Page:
Tsunoda: I watched Alonso Hungary footage to improve defensive driving

Jaden Diaz

Yuki Tsunoda has emerged as one of the most consistent drivers in early 2023, performing at a consistently high level and maximising the performance of his AT04 machine.

Despite the hype that has surrounded Nyck de Vries over the winter break, Tsunoda has comprehensively outperformed his new teammate in qualifying and race-trim so far.

Tsunoda missed out on points by fine margins at the first two rounds in Bahrain and Jeddah before finally securing his first top-10 finish of the season in Australia.

Whilst the Japanese driver was denied a potential 5th-place finish by the red flag caused by Pierre Gasly and Esteban Ocon, he will still be pleased to have points on the board in 2023.

Irrespective of his points tally, perhaps the most impressive aspect of Tsunoda’s campaign so far has been his racecraft – specifically, his defensive driving.

The 22-year-old has often found himself running amongst significantly faster cars this season, defending for position in an AT04 machine that has proved well below par in the first three rounds.

In the recent F1 Nation Podcast, presenter Tom Clarkson provided some insight into Tsunoda’s efforts to improve this aspect of his driving:

“I’ve been looking at videos… I was just watching the way Alonso was doing that [defending against Hamilton in Hungary], and I learned a huge amount,” revealed Tsunoda.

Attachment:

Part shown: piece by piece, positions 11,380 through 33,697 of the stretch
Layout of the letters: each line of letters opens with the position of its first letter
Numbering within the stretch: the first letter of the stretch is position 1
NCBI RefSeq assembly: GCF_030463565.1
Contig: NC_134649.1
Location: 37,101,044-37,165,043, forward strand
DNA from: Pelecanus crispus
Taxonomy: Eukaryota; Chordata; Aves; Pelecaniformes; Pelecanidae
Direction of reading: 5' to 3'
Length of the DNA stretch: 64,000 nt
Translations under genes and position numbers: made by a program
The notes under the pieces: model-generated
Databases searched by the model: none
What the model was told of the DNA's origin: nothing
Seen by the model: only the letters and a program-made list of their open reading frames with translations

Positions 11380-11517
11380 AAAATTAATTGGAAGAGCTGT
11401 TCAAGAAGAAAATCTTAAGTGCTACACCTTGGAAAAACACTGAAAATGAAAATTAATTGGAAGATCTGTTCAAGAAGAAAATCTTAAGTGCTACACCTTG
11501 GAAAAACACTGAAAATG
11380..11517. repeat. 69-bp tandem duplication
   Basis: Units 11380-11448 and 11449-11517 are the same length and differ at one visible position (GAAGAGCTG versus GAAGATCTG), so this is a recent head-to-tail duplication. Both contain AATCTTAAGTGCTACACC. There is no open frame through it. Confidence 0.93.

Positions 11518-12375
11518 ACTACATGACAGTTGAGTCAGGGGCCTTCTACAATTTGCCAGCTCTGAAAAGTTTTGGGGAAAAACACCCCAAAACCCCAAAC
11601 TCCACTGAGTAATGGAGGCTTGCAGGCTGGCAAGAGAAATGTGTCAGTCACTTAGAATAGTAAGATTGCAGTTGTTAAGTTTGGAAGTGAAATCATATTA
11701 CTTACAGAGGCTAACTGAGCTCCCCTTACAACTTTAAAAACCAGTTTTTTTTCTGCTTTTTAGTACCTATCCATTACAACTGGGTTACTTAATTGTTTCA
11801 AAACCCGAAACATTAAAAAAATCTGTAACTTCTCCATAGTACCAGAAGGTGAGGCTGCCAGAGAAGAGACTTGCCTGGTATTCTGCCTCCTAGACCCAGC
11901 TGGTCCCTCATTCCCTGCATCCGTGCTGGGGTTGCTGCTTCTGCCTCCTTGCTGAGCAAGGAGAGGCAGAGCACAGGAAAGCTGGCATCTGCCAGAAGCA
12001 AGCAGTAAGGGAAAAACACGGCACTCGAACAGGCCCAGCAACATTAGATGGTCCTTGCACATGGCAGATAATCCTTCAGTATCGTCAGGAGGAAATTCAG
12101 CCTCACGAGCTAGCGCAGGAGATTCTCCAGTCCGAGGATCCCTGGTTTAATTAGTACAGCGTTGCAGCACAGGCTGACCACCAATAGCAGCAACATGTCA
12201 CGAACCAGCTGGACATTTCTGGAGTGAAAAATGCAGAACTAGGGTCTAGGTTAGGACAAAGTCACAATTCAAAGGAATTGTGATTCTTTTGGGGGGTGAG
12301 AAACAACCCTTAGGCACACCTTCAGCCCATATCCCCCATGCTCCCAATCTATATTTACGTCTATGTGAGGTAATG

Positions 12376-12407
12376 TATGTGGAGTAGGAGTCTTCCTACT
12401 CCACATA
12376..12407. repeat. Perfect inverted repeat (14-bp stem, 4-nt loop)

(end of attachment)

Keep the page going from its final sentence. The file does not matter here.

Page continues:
MELBOURNE, AUSTRALIA – APRIL 02: Yuki Tsunoda of Japan driving the (22) Scuderia AlphaTauri AT04 on track during the F1 Grand Prix of Australia at Albert Park Grand Prix Circuit on April 02, 2023 in Melbourne, Australia. (Photo by Peter Fox/Getty Images) // Getty Images / Red Bull Content Pool // SI202304020293 // Usage for editorial use only //

The youngster was asked about his defensive skills after his heroic attempts to keep Kevin Magnussen at bay in Jeddah.

Clarkson explained that Tsunoda was referring specifically to Alonso’s defence against Lewis Hamilton in Hungary 2021 – when the Spaniard kept Hamilton behind in significantly slower machinery.

Considering the clear struggles at AlphaTauri this year, Tsunoda has been forced to spend most of 2023 looking at his mirrors – rather than being offensive and looking ahead.

The AT04 machine has fallen short of expectations, with team principal Franz Tost outlining his disappointment in the development, or lack thereof, over the winter.

Given the number of Red Bull drivers in Formula 2 – in addition to Liam Lawson in SuperFormula – there is plenty of pressure on Tsunoda to prove himself this season.

However, if he continues at this level, it seems likely that Red Bull will retain the 22-year-old as he continues to develop as a driver.

Although there have been rumours about the future of AlphaTauri in Formula 1, Yuki Tsunoda can secure his position on the grid by maintaining his current output.